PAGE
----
Reasons for the popularity of imports

Whilst, for a long time, there has been a body of opinion wishing to see a reduction in honey bee imports, there is still an appetite and a market for imported bees, particularly queens. It is a fact that some bee farmers and other beekeepers, favour the use of imported queens in their operations.

A more developed queen rearing and breeding industry has grown up in Europe and around the world than in the UK, partly due to more favourable weather conditions, but also perhaps due to a lack of initiative by UK Government and beekeeping organizations.

DEFRA formed a committee in 2018, known as the “Queen Rearing Working Group”, with representatives of various beekeeping organisations in England, to investigate the possibilities of increasing home queen production in order to reduce the demand for imported queens. In 2018 a survey of English beekeepers was carried out to get a better understanding of the reasons for importing stock and to find out more about beekeepers’ attitudes to queen rearing.

The DEFRA committee concluded that some of the reasons that beekeepers have for imports were as follows:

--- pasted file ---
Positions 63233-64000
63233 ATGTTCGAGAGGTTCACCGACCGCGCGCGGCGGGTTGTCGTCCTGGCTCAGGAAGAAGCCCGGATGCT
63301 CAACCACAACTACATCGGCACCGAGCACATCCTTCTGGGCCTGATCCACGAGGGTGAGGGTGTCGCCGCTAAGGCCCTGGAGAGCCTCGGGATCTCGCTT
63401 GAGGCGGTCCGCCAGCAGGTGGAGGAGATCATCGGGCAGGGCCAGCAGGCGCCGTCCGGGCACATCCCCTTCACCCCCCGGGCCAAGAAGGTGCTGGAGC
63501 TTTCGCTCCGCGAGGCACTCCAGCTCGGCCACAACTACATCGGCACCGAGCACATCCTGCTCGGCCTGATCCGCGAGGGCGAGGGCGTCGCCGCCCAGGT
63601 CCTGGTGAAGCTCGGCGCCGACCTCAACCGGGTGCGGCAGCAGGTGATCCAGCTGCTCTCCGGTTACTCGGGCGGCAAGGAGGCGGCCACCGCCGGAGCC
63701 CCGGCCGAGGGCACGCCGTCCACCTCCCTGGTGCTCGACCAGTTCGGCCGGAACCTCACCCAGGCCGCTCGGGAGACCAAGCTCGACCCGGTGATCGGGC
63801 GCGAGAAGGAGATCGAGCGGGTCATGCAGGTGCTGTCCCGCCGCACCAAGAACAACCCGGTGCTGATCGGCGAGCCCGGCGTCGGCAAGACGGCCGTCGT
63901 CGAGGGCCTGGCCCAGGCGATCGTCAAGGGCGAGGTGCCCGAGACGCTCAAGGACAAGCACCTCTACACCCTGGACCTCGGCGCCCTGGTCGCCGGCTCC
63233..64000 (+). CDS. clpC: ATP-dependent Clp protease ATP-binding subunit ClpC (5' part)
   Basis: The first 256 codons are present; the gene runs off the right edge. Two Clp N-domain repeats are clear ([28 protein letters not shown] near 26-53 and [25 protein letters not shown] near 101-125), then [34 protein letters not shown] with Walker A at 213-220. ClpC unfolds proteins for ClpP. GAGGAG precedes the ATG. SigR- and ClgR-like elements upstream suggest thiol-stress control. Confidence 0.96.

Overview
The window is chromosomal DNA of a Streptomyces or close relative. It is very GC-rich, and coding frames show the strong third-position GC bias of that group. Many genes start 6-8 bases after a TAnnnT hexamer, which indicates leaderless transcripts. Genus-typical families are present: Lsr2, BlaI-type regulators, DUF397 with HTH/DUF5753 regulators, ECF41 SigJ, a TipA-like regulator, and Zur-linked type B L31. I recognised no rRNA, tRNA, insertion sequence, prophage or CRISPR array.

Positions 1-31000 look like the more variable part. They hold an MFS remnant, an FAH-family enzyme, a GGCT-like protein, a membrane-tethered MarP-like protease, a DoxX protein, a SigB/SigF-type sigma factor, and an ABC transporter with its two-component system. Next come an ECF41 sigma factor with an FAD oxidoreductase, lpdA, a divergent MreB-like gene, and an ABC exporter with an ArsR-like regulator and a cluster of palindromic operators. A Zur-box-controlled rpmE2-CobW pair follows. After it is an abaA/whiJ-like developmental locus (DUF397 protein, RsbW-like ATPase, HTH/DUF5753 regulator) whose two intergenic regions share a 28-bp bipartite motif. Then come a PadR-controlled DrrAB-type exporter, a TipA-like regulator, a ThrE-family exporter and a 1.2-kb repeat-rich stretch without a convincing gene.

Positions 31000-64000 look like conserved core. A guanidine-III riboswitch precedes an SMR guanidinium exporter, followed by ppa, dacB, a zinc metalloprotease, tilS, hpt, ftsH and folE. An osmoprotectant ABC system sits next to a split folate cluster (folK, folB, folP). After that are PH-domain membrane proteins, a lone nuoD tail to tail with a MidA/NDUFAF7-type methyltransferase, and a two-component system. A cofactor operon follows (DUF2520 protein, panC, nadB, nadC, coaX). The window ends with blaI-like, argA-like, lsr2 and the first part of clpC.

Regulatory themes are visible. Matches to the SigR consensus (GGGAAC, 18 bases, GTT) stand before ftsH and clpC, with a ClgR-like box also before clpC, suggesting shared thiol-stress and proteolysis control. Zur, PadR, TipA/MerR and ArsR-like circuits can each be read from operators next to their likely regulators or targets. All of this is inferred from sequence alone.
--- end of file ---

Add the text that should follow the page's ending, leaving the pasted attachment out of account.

• Queens are readily available
• Queens can be produced more cheaply than in UK
• Queens are available earlier in the season
• Queens are regarded as of better quality than those available in the UK

It should be noted that not all imports are checked for biosecurity risks and that they may not be checked for all possible risks.


The problems of importing bees and offering an alternative

Increased home production of queens could lessen the demand for imported queens and thus reduce the biosecurity risk of bringing in more pests and diseases. However, given the advantages that foreign producers enjoy, particularly with regard to climate and length of season, how much can we realistically expect to reduce the level of imports? Are there other advantages to home reared queens which would make them more desirable than imported ones?

150 years of imports of queens, of various sub-species, have shown that, whilst a short-term improvement in quality may be experienced, over the long-term, no improvement is achieved. On the contrary, in most areas our honey bee population is generally viewed as hybridised or, perhaps more accurately, mongrelised. The argument that importation is good for the genetic diversity of our population has been shown, by the COLOSS experiment comparing the survival of imported stock with local stock, to be unbeneficial as we are merely importing genes which may be less suited to our environment and therefore of no real benefit.